Heterotopic ossification or myositis ossificans is a condition that is quite common in the spinal cord injured (SCI) and people who have suffered a severe brain injury. It is more commonly known as “boning”. It can be described as the laying down of bone outside of the bony skeleton – mainly in the muscle and tendons around the joint usually in the hips. However, it can also be found in patients without neurological disorders, especially after surgery, or after trauma to the hips and legs. Unfortunately, the mechanism that triggers this laying down of bone in unusual sites is unknown. The patient that has some sensation in his body might complain of a warm, tender, firm swelling in a muscle and a decreased range of motion in the joint served by the muscle involved. However, usually care givers or the patient will notice a decreased range of motion of the affected joint. Progressive boning can cause serious problems with seating, especially when it affects the range of motion of the hips and, or knees. In SCI, boning only affects the joints below the level of the injury. The event can also be triggered by the chronic infection of a pressure sore overlying a joint such as a hip.


The only definitive diagnostic test in the early, acute stage is a bone scan, which will show heterotopic ossification 7 to 10 days before an X-ray. However, an abnormality detected in the early phase may not progress to the formation of heterotopic bone. Later, it becomes clear on a normal X-ray film and certain blood tests (alkaline phosphatase) will also be done. When the initial sympotoms including swelling and high temperature in a leg appear, other potential causes such as fracture and thrombosis need to be excluded. It may be necessary to do both a bone scan and a venogram to differentiate between heterotopic ossification and venous thrombosis, as it is possible that both could be present simultaneously.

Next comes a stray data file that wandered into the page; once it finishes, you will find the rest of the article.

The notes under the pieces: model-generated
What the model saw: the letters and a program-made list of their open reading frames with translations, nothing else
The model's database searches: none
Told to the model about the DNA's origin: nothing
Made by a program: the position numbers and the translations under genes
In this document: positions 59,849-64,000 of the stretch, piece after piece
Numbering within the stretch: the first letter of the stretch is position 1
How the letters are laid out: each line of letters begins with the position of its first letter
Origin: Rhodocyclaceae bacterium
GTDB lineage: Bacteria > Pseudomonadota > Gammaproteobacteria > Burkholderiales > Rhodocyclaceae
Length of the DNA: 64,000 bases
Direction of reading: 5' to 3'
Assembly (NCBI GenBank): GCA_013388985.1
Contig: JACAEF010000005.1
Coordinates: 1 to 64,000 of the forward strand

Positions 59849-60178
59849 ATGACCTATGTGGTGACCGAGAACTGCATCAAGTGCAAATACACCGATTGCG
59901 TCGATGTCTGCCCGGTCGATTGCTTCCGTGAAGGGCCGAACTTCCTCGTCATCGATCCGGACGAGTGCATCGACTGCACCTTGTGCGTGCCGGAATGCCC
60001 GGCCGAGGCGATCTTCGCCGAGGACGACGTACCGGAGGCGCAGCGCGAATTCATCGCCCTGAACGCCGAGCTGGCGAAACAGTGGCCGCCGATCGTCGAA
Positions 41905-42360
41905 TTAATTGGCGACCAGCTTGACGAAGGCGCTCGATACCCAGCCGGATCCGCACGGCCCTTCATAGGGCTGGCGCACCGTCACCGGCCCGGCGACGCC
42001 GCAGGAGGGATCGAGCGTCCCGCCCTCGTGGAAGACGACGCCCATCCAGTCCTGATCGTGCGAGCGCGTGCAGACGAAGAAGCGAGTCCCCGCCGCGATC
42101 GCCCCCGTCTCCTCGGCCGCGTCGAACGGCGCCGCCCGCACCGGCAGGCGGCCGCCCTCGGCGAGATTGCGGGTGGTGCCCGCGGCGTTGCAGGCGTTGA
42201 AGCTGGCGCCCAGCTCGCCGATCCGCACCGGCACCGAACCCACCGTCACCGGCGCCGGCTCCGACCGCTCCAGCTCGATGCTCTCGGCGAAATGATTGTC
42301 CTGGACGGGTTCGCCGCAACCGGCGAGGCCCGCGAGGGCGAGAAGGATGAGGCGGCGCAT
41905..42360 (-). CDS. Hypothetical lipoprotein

Treatment would focus on the early stages of mobilising the affected joint in order to prevent contracture. There are some drugs available that may be of value. For example, Didronel is a drug that is used to prevent calcium from being deposited in the bony matrix that has already been formed, but it won’t remove calcium that has already been deposited. It is a preventative drug, and has no effect on existing ossification. The drug also has no effect on the underlying process which produces the bony matrix. There is no set rule on how long Didronel should be continued. In most cases, there will be a brief flare-up of the heterotopic ossification following the discontinuation of Didronel and, in some cases, an increase in the amount of calcium deposited. There are no reliable tests to indicate that the heterotopic ossification is inactive and treatment can be discontinued safely. However, if the treatment is continued long enough this additional calcium deposition will be of minimal clinical significance. Unfortunately, the drug is very expensive. Other drugs that have been used in the treatment or retardation of boning are the non-steroidal anti-imflammatories such as Indocid. There is no hard scientific evidence that it is of value though.

Surgery and radiation therapy

In severe cases of boning, surgery may be required where the range of motion of the joint has been so affected that seating or positioning becomes problematic. However, the boning process should be dormant before surgery because if it is done whilst still active, flare-up is inevitable. Surgery is normally followed up by radiation therapy. Prophylactic radiation therapy for the prevention of heterotopic ossification has been used since the 1970s. Generally, radiation therapy should start as soon as possible after surgery. Single dose radiation therapy is well tolerated and cost effective.